Proactive Portfolio Management. The leaders of each of our core disciplines function as a portfolio management team. The portfolio management team's purpose is to strategically maximize the long-term value of our assets by enhancing our portfolio quality and scale, optimizing our exposure to key markets, and improving the effectiveness and efficiency of our decision making. Accordingly, the team is responsible for developing a portfolio-wide strategy related to brand and operator relationships, asset quality and scale, target markets, capital investments and portfolio capitalizations. Our portfolio strategy may also include the disposition of certain hotels.

Intensive Asset Management. Through all phases of the lodging cycle, our strategy emphasizes internal growth and value enhancements through proactive asset management, which entails working closely with our third-party hotel operators to develop and implement long-term strategic plans for each hotel designed to enhance revenues, minimize operational expenses and asset risk, maximize the appeal of our hotels to travelers and maximize our return on invested capital. We also focus on improving the appeal and growth potential of our existing hotels through internally-managed hotel renovations.

Disciplined External Growth. By gradually increasing the scale and quality of our portfolio, we may provide our stockholders with greater exposure to key growth markets, improved liquidity and broader access to value-adding

transactions. Accordingly, our strategy emphasizes disciplined external growth during the recovery phase of the lodging cycle. Our external growth plan is oriented around investing in institutional-quality hotels that generate returns in excess of our cost of capital, that are additive to the quality of our portfolio, that have attractive growth potential and that may benefit from our asset management competencies. We endeavor to structure our acquisitions in ways that will not only increase the value of our shares of common stock, but also will advance our other corporate objectives, such as maintaining our financial flexibility and our low leverage. During periods of cyclical decline, our strategy may emphasize opportunistically investing in distressed assets and the repurchase of our equity or debt securities. In addition to hotel acquisitions, we may seek to grow our portfolio by making investments in defaulted and/or distressed debt positions in loan-to-own hotel transactions, utilizing our REIT structure to effect strategic combinations with select property owners, effecting portfolio purchases from institutional and other owners seeking portfolio liquidity, and by providing capital solutions to illiquid owners facing debt maturities or capital requirements.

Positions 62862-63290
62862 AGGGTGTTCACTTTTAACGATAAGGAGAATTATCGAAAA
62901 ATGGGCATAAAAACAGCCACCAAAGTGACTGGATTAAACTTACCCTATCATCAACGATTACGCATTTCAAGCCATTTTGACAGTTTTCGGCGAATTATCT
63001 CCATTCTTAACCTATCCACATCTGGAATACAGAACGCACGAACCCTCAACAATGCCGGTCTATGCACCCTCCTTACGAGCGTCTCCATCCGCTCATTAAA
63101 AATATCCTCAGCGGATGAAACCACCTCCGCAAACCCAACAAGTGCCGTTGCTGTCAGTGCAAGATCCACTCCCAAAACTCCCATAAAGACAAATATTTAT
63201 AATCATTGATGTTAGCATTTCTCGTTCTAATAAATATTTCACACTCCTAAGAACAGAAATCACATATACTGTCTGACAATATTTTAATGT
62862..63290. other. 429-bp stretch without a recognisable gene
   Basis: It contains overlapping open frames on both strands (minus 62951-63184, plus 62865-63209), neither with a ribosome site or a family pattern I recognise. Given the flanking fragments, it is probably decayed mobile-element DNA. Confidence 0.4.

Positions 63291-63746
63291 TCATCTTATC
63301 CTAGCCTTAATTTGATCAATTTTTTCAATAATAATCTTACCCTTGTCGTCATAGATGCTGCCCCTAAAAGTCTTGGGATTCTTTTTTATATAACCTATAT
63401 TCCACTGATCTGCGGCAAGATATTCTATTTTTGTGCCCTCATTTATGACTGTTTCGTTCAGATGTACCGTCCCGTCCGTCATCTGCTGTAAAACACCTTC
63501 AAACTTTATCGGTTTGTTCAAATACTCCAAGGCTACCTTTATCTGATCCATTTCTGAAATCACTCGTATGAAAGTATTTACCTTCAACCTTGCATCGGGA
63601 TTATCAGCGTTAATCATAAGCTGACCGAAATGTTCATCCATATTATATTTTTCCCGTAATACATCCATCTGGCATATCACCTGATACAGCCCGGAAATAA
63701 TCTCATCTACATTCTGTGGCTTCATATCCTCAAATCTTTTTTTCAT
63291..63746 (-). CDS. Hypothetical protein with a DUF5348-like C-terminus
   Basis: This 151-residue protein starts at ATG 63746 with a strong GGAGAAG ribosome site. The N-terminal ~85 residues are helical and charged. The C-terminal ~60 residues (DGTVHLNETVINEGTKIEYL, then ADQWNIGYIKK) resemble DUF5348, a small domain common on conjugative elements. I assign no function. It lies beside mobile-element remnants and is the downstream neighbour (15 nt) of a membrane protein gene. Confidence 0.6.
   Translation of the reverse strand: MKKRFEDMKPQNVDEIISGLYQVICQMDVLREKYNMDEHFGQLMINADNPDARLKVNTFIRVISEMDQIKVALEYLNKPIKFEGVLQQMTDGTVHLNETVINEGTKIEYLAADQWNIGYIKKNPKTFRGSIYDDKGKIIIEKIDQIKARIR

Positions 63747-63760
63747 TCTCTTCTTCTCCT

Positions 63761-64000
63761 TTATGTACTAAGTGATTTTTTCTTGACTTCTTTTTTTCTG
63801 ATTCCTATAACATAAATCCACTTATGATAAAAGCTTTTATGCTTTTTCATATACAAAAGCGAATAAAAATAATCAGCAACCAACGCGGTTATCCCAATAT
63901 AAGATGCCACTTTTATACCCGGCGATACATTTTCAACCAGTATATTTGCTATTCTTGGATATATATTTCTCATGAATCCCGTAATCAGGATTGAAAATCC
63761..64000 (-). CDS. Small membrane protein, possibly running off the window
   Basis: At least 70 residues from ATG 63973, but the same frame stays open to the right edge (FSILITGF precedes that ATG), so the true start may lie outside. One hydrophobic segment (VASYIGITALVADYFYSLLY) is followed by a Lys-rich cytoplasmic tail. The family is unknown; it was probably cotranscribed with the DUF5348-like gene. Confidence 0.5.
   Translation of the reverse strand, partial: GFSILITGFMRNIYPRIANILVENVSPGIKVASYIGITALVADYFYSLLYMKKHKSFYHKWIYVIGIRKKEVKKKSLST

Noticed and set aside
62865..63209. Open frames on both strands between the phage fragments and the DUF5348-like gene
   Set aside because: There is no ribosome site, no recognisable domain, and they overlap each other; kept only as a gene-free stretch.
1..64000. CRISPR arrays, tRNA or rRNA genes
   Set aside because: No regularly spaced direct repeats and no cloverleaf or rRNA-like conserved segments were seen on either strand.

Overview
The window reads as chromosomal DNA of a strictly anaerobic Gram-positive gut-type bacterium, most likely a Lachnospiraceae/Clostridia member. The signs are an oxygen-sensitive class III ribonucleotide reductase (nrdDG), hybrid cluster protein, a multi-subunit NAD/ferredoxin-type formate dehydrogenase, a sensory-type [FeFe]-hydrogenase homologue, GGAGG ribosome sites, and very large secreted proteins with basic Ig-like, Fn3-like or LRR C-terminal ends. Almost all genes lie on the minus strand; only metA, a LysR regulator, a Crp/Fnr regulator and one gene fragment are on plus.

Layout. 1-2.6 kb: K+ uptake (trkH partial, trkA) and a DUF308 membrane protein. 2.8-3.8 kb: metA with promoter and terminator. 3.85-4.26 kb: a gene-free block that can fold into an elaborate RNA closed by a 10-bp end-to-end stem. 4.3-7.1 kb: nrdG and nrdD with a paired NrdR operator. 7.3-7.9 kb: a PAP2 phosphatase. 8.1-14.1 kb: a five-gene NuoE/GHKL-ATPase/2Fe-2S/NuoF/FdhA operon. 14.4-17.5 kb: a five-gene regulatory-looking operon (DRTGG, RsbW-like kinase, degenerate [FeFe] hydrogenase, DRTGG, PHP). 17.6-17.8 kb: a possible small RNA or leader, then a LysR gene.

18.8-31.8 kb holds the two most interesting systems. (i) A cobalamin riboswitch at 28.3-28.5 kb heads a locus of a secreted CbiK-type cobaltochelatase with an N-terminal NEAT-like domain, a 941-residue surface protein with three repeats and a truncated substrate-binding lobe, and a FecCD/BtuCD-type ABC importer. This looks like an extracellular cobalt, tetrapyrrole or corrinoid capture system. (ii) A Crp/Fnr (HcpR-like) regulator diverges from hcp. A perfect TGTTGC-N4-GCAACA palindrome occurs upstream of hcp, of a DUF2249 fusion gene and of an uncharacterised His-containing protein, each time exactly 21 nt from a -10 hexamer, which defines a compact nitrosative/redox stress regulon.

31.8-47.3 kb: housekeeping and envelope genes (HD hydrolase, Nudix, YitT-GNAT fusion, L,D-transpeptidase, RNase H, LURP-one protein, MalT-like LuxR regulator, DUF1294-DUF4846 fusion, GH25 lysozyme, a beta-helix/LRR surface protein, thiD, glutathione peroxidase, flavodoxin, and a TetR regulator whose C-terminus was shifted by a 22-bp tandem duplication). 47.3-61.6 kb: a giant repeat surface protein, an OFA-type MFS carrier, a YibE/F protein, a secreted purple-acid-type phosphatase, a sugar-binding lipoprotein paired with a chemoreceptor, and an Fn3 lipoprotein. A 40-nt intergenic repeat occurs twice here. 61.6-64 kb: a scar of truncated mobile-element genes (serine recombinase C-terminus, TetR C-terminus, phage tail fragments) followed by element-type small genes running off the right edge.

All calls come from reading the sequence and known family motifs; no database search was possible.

Continued Balance Sheet Strength. We believe that a low overall cost of capital and significant financial flexibility are very important to the successful execution of our strategy. Our balance sheet strategy is oriented toward maximizing financial flexibility especially during cyclical declines. Accordingly, our financial objectives include the maintenance of appropriate levels of liquidity throughout the cyclical recovery phase. Our financial objectives are integral to our overall corporate strategy and, accordingly, we have developed our financial objectives in conjunction with our portfolio management and growth objectives. The lodging industry is economically sensitive. Therefore, our financial objectives are aimed at reducing the potentially negative impact of combining high operating leverage with high financial leverage, while preserving access to multiple capital sources and minimizing our weighted-average cost of capital. We seek to capitalize our acquisitions in a way that will advance our financial objectives. During the mature phase of the lodging cycle, our financial objectives may include increasing our liquidity position as a means to enhance financial flexibility in the event of a subsequent period of cyclical decline. Our liquidity improvement objective may be accomplished through selective hotel dispositions, capital raises or by retaining excess cash generated by our operations.